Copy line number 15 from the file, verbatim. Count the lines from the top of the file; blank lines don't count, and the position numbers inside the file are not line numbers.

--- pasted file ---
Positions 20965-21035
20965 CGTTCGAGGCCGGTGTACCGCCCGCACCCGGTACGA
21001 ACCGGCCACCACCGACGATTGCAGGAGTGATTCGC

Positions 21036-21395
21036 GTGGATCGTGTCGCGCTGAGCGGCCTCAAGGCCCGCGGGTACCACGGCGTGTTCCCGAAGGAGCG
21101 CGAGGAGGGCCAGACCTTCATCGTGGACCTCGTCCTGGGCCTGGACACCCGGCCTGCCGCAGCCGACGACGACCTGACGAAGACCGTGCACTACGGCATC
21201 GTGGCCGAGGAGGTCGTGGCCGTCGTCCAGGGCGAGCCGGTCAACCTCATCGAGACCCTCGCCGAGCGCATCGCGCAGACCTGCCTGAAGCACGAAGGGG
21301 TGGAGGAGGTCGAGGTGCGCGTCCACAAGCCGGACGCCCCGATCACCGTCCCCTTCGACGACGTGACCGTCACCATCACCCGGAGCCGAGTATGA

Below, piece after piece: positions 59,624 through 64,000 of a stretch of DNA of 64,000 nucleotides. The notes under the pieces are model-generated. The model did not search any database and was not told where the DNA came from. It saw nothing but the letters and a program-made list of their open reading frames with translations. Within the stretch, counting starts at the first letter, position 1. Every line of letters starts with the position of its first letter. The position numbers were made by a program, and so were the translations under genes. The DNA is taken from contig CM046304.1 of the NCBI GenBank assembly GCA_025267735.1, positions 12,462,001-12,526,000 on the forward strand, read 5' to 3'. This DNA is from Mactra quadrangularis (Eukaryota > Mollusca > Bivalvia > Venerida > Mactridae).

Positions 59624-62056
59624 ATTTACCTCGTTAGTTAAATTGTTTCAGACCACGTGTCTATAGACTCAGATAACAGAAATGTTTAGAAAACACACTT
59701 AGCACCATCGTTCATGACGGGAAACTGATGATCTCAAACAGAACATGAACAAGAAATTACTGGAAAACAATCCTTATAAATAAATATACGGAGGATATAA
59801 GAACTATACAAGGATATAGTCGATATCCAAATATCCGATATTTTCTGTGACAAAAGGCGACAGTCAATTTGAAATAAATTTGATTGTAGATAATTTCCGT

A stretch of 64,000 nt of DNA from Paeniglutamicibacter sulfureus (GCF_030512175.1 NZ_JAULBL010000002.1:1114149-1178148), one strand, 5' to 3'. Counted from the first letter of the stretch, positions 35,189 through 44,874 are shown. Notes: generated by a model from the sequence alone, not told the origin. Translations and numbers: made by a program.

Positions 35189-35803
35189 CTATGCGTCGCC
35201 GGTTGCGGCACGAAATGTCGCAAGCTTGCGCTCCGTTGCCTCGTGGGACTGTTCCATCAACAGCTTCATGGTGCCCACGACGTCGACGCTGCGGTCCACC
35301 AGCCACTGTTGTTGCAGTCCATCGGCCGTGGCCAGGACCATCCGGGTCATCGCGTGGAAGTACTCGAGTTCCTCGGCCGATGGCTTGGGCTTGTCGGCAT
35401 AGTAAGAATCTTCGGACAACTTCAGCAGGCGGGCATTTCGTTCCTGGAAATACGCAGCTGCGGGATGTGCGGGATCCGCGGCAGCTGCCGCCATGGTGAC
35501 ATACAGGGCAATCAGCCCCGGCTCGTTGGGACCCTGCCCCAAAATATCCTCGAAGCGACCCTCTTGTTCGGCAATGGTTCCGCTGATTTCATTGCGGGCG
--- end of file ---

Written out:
Positions 35189-35803